Four years have passed since a reanimated deer put into motion a suspenseful zombie-filled ride on a train to Busan, and it’s official that the ruination of the Korean Peninsula is pretty much completed. But since this incident takes place in the Train to Busan universe, the more dire things become, the more entertainment we derive. That’s another way of stating that Peninsula is a badass ride among the running and piling dead — but not without flaws.

One more time, with additional force – this film is a follow-up with a “presents” tag. Remember how Fast & Furious used it in 2019 to expand its established world of lawless speeders and petrolhead families with superhero-adjacents in Hobbs & Shaw? It’s like that here, and for Peninsula’s case, it is the complete distancing from locomotive-based, limited-space horror action that has divided lovers of Train to Busan. If you’re in the “oh, no…” camp, perhaps Peninsula’s mileage will end once the “Ship to Japan” prologue is over; after all the drama, brawling and other things that put soldier Jung-seok (Gang Dong-wan) and brother-in-law Chul-min (Kim Do-yoon) in the same shoes as Gong Yoo’s character, the film will embrace its actual spirit. The stranger, but realer, spirit.

But it will be hard to find the brake to pull, because Peninsula runs like a turbocharged supercar. McLaren with mods, to be specific. Before we can get accustomed to Jung-seok and Chul-min’s battered lives as expats in Hong Kong, we’re already back to Korea, the result of agreeing to retrieve $20 million in cash sitting in a truck for a local English-speaking gangster (Geoffrey Giuliano). And before the heist component can really leave an imprint, Peninsula mutates into what can only be described as “when Mad Max and Doomsday lives a life forever on fifth gear.” Since director Yeon Sang-ho is being way more playful this time around, make sure your heart has the right BPM to keep up with the rescues, the banters, the escapes, and the chaos. Think that nothing else can top the zombie arena sequence? Wait until the third act where Peninsula hosts a wild car-then-foot chase sequence; you will believe that a hefty Kia Mohave can drift, and that when it comes to crafting action, Yeon can match up with Kim Jee-woon or Na Hong-jin (just with more assistance from Wanted-esque vehicular CGI).

The tradeoff for all this hyper-entertainment, however, is that Peninsula has next to none of the humanity and social commentary that is part of Train to Busan’s charm. Our lead Jung-seok is seeking redemption, one that has him cross paths with Min-jung (Lee Jung-hyun) and her family, but the script makes it more of a bullet point, as opposed to a journey. The new folks are more definable through what they do, more than what they are as an individual, like how Joon-i (Re Lee) can control an RC car like no other — when she is Min-jung’s blood — or that Sgt. Hwang (Kim Min-jae) likes to flaunt his bloodlust — when he is the main player of a potential coup at camp.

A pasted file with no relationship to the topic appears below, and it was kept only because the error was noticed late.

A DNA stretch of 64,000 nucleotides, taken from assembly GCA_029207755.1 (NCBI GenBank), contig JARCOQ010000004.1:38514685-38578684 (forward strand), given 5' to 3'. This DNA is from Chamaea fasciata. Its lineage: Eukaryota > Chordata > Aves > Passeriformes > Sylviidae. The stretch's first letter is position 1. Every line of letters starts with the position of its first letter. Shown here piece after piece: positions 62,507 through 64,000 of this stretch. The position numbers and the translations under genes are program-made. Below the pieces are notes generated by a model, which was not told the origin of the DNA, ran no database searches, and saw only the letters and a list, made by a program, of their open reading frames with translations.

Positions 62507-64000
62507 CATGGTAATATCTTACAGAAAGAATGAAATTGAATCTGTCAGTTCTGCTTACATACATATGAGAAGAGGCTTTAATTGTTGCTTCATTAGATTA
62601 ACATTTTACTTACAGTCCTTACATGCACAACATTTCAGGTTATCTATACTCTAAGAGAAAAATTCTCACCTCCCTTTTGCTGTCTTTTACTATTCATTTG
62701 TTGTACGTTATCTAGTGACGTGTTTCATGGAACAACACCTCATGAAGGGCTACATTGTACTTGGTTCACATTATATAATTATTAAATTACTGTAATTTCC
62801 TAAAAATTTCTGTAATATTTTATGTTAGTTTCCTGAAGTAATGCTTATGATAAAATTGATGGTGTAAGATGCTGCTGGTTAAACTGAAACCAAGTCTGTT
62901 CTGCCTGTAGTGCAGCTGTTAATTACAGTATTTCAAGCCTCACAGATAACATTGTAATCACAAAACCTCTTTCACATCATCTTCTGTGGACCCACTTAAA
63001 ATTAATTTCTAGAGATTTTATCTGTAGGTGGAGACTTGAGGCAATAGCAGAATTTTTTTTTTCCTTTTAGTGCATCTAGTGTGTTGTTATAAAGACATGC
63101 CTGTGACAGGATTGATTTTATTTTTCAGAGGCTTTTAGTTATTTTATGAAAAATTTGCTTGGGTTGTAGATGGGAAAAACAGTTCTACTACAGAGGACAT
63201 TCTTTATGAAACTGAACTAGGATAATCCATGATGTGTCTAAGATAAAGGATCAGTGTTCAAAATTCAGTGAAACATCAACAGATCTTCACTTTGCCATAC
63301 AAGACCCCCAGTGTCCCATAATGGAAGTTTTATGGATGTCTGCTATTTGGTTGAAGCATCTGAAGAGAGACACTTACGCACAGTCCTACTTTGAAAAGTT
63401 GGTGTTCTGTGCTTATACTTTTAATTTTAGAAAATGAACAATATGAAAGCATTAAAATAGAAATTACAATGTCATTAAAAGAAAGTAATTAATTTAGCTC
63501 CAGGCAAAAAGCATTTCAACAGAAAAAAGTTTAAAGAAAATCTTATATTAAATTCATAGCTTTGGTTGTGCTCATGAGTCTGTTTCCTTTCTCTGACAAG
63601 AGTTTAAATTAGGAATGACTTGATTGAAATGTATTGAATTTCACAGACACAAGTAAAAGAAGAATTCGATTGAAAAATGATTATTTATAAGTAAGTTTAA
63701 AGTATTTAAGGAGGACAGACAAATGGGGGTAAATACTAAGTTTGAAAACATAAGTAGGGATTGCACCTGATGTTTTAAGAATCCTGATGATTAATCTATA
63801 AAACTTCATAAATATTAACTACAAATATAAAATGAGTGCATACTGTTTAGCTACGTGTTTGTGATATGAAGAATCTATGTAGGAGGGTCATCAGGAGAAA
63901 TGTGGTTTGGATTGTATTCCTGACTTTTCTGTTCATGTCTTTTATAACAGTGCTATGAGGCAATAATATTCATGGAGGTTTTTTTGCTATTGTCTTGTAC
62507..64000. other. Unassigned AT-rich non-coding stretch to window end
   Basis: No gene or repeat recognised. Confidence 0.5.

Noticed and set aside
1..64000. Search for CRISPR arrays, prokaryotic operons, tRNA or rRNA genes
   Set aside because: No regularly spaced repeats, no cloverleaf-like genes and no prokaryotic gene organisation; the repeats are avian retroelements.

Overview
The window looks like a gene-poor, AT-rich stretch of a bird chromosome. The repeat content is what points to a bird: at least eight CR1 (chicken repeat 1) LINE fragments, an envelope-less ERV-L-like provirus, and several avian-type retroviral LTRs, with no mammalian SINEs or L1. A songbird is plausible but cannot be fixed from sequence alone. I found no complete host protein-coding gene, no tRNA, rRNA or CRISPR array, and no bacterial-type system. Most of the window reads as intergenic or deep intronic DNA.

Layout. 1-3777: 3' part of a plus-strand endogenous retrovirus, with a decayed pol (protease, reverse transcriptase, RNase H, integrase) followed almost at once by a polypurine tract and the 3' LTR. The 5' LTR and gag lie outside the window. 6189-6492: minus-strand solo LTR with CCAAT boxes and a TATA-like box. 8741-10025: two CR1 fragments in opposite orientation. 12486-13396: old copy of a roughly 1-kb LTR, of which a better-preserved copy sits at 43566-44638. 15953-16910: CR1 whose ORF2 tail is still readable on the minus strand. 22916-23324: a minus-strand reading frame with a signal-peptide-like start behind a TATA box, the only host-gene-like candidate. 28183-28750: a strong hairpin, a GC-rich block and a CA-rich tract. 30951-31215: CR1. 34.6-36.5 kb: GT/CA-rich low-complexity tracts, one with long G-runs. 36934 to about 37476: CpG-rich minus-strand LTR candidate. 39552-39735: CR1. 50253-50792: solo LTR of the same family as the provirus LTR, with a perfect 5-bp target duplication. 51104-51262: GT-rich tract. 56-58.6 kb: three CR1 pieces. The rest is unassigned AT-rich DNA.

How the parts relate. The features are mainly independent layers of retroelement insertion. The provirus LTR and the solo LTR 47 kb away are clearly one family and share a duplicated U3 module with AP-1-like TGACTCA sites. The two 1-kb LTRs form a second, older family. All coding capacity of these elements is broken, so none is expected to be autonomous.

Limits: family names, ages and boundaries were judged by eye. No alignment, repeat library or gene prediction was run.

Still, the biggest missed opportunity has to be the pre-heist moments, or where Yeon and writer Park Joo-suk do not sink their teeth into the (absolutely real) issue of social stigma. Why our leads are so quickly to accept the dangerous heist, other than the script’s doing, is because they are magnets for Hongkongers’ hate. Because they are people from the disease’s epicenter. There is only one sequence showing Jung-seok and Chul-min’s particular plight. Then again, maybe just one is enough, especially if you have been reading about scores of Asians becoming targets during COVID-19, if you are Asian, or if you yourself were one of said targets (my turn was in February).

Not that Peninsula cares, really. So focused is the film on making the next event utterly and defiantly more off-the-charts than the last, that the only time the film’s problems get to roam the mind is when it’s over. But, that may have been the whole design all along!

Rating: ★★★½

Directed by: Yeon Sang-ho

Written by: Park Joo-suk, Yeon Sang-ho

Cast: Gang Dong-won, Kim Do-yoon, Lee Jung-hyun, Lee Ye-won, Lee Re, Kwon Hae-hyo

[Writer’s note: Since Train to Busan Presents: Peninsula is a theatre-only release for now, please make sure your chosen venue is clear and serious about its COVID-19 prevention measures before going. If not, stay home. Be safe! Care for others!]